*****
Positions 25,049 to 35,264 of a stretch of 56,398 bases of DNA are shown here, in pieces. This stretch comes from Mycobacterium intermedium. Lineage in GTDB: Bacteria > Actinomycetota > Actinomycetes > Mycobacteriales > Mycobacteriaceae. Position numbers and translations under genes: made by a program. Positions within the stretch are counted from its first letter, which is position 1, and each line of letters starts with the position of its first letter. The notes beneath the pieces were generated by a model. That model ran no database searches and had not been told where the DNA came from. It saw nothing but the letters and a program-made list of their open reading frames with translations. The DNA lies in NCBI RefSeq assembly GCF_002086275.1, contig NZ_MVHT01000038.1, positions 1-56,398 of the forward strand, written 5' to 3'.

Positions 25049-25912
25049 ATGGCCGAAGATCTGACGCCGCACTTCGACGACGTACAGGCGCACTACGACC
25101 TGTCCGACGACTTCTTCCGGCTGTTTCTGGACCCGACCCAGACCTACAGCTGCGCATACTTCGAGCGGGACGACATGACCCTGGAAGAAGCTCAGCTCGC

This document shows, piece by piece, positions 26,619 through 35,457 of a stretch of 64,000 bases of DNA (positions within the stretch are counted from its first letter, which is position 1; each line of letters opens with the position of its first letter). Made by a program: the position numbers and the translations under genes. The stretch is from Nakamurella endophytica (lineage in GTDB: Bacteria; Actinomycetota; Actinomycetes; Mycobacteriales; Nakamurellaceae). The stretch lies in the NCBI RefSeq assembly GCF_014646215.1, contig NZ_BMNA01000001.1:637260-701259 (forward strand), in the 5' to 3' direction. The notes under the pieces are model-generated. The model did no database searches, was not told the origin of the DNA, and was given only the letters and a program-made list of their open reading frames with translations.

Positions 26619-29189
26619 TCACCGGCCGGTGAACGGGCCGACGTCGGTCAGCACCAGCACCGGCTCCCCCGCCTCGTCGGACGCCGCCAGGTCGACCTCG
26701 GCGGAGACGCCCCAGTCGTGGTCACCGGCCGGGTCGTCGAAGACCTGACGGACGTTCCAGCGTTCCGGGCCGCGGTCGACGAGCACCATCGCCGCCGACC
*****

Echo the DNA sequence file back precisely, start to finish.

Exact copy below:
Positions 25,049 to 35,264 of a stretch of 56,398 bases of DNA are shown here, in pieces. This stretch comes from Mycobacterium intermedium. Lineage in GTDB: Bacteria > Actinomycetota > Actinomycetes > Mycobacteriales > Mycobacteriaceae. Position numbers and translations under genes: made by a program. Positions within the stretch are counted from its first letter, which is position 1, and each line of letters starts with the position of its first letter. The notes beneath the pieces were generated by a model. That model ran no database searches and had not been told where the DNA came from. It saw nothing but the letters and a program-made list of their open reading frames with translations. The DNA lies in NCBI RefSeq assembly GCF_002086275.1, contig NZ_MVHT01000038.1, positions 1-56,398 of the forward strand, written 5' to 3'.

Positions 25049-25912
25049 ATGGCCGAAGATCTGACGCCGCACTTCGACGACGTACAGGCGCACTACGACC
25101 TGTCCGACGACTTCTTCCGGCTGTTTCTGGACCCGACCCAGACCTACAGCTGCGCATACTTCGAGCGGGACGACATGACCCTGGAAGAAGCTCAGCTCGC

This document shows, piece by piece, positions 26,619 through 35,457 of a stretch of 64,000 bases of DNA (positions within the stretch are counted from its first letter, which is position 1; each line of letters opens with the position of its first letter). Made by a program: the position numbers and the translations under genes. The stretch is from Nakamurella endophytica (lineage in GTDB: Bacteria; Actinomycetota; Actinomycetes; Mycobacteriales; Nakamurellaceae). The stretch lies in the NCBI RefSeq assembly GCF_014646215.1, contig NZ_BMNA01000001.1:637260-701259 (forward strand), in the 5' to 3' direction. The notes under the pieces are model-generated. The model did no database searches, was not told the origin of the DNA, and was given only the letters and a program-made list of their open reading frames with translations.

Positions 26619-29189
26619 TCACCGGCCGGTGAACGGGCCGACGTCGGTCAGCACCAGCACCGGCTCCCCCGCCTCGTCGGACGCCGCCAGGTCGACCTCG
26701 GCGGAGACGCCCCAGTCGTGGTCACCGGCCGGGTCGTCGAAGACCTGACGGACGTTCCAGCGTTCCGGGCCGCGGTCGACGAGCACCATCGCCGCCGACC